In macOS High Sierra and iOS 11, Apple will perform a new video encoding process technology, it is called “High-Efficiency Video Coding”, namely HEVC. It reduces video size and supports new high-resolution content while saving disk space. But what makes HEVC better than H.264?

Also known as H.265, HEVC is a video compression standard designed for the latest generation of high-resolution video. It is the successor to the widely used H.264 codec (also known as AVC or MPEG-4 Part 10), which has made some significant improvements to the current legacy compression scheme. In the end, HEVC (or H.265) may completely replace H.264, but this may take some time to actually implement.

HEVC was developed by the Joint Coordination Group for Video Coding (JCT-VC), which has been specializing in the development of video coding for compression standard technology since 2010. Apple announced support for the new standard at WWDC, which supports iPhone 6 and newer iPhones running iOS 11.

Why is HEVC better than H.264?

The HEVC codec offers more and better improvements than H.264. The H.264 codec was first developed in 2003 and has a long history. HEVC offers a lot of new features, but the advantages we mention next are what consumers care about.

1. Better compression

Compared to the H.264 codec, HEVC offers significant improvements in compression. In fact, HEVC compresses video twice as efficiently as H.264. With HEVC, video of the same visual quality takes up only half the space. Or, videos with the same file size and bit rate can exhibit better quality.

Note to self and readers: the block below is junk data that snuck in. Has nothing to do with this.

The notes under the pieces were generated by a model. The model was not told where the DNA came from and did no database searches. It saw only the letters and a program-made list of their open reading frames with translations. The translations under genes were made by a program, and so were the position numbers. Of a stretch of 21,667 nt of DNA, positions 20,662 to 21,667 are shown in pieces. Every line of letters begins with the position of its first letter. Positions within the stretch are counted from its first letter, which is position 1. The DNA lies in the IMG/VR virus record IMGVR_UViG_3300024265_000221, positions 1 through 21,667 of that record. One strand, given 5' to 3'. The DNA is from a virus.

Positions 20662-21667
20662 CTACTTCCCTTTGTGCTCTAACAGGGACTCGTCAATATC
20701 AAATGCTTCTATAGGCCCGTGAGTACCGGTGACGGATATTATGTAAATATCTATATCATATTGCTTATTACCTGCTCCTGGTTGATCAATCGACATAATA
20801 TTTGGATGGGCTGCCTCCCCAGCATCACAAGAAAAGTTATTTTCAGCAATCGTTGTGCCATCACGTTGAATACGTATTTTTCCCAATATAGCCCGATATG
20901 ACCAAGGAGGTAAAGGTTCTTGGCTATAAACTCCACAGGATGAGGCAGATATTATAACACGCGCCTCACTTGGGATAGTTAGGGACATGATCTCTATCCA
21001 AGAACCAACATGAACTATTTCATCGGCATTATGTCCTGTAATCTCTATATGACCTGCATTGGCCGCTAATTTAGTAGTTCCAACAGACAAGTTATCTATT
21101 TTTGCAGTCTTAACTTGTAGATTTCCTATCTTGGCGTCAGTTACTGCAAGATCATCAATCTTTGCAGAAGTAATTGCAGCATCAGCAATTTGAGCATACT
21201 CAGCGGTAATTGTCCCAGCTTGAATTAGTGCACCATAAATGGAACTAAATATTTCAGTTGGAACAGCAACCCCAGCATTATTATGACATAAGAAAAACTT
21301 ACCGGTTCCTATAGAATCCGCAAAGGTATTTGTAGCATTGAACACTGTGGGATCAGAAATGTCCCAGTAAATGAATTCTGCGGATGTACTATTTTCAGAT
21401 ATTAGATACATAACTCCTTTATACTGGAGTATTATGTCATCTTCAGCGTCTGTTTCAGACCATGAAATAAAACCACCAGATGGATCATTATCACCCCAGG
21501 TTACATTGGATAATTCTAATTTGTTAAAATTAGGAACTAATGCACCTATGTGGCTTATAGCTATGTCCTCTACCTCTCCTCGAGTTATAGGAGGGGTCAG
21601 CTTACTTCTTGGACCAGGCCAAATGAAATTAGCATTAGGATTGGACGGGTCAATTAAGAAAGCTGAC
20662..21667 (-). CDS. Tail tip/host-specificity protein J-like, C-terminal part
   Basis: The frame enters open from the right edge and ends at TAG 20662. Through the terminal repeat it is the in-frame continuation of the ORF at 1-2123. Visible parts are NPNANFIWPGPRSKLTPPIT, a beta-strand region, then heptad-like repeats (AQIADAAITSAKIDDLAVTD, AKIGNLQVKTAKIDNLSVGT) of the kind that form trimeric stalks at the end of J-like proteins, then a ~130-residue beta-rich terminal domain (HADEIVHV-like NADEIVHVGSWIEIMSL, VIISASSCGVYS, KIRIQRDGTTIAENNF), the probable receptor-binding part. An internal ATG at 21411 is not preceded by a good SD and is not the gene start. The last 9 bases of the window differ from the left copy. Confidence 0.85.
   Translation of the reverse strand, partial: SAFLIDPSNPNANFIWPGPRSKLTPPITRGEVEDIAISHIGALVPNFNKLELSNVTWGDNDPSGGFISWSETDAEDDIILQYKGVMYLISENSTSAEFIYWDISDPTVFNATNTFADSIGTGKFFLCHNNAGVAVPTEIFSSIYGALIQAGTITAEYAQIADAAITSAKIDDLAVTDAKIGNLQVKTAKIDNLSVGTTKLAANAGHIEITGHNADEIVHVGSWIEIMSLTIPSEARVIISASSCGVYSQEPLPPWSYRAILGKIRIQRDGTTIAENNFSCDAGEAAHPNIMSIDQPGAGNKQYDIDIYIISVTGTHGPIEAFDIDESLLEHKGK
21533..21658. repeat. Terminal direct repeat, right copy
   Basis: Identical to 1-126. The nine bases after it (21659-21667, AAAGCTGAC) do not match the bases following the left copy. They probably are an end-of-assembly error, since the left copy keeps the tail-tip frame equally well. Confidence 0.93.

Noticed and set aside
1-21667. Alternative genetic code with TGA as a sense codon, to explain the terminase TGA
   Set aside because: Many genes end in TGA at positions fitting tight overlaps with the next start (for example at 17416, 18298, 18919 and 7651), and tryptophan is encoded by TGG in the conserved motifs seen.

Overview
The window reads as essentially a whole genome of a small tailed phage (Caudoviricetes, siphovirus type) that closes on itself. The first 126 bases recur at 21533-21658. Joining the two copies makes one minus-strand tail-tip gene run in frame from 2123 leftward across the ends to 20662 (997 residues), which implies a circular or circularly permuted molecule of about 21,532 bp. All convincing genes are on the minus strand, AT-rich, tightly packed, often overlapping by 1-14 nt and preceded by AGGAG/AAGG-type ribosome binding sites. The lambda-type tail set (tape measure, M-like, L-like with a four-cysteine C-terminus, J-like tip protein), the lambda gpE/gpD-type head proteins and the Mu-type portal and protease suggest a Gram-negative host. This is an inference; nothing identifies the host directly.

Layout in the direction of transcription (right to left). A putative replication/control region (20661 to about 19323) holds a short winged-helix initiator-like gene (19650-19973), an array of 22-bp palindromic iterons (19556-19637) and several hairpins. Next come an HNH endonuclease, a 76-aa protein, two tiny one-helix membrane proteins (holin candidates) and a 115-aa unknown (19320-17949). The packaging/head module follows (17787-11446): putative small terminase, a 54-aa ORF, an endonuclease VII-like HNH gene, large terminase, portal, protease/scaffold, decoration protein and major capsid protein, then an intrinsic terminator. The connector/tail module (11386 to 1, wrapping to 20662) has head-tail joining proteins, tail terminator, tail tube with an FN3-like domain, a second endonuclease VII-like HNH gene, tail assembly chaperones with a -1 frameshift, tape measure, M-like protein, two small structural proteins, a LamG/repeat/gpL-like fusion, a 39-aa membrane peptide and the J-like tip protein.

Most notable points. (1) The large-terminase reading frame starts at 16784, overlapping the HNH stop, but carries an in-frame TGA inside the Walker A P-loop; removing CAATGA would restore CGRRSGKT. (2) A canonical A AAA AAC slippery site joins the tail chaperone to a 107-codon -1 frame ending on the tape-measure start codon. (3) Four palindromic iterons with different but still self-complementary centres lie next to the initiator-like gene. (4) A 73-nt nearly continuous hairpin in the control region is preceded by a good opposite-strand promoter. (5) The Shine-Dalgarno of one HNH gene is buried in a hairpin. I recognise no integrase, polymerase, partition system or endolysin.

Part of this improvement is due to the increased macroblock size. Macroblocks are defined as image regions used for compression calculations, and larger macroblocks can effectively compress high-resolution video. H.264 only allows macroblocks of 16 × 16 pixels, which are too small to play videos above 1080p efficiently. HEVC provides 64 x 64 pixels macroblocks (now called coding tree units or CTUs) for higher coding efficiency at higher resolutions.

2. Improvement of interframe motion prediction

A major factor in video compression is the prediction of motion between frames (or lack thereof). When the pixel remains stationary (solid-state background image), the intelligent video codec can save space by referencing it instead of reproducing it. With improved motion prediction, HEVC can provide smaller file sizes and higher compression quality.

3. Improvement of interframe prediction

Video compression also benefits from the analysis of “moving” within a single frame, which allows for more efficient compression of a single frame of video. This can be done by using a mathematical function instead of the actual pixel value to describe the pixel layout. This feature takes up less space than pixel data, reducing file size. However, the codec must support sufficiently advanced mathematical functions to make the technology really work. HEVC’s interframe prediction function is more detailed than H.264, which supports motion prediction in 33 directions, while the latter supports only 9 directions.

4. Parallel processing

HEVC uses cells and fragment layers that can be decoded independently of the rest of the frame. This means that the decoding process can be split across multiple parallel processing threads and take advantage of more efficient decoding opportunities on existing standard multi-core processors. As video resolution increases, this efficiency requires decoding the video at a viewable speed on low-end hardware.

5. Higher maximum frame size

The world is becoming more and more “high definition” and HEVC supports this. With HEVC, video can be encoded up to 8K UHD or 8192 × 4320 pixels. Currently, only a few cameras can produce 8K video, and few monitors can display this resolution. But just as HD is today’s standard, we can expect 4K, even 8K, to achieve a similar

6. Hardware support

The HEVC codec is specifically supported by the current generation of Intel processors. The Kaby Lake family of processors includes a special instruction set for encoding and decoding HEVC video, so it’s almost certain that future Intel processors will do the same. This gives the HEVC codec an important speed and consistency advantage over other high-resolution video codecs. Given the popularity and technical advantages of the H.264 codec, Intel chose to have its hardware support HEVC, which is not surprising.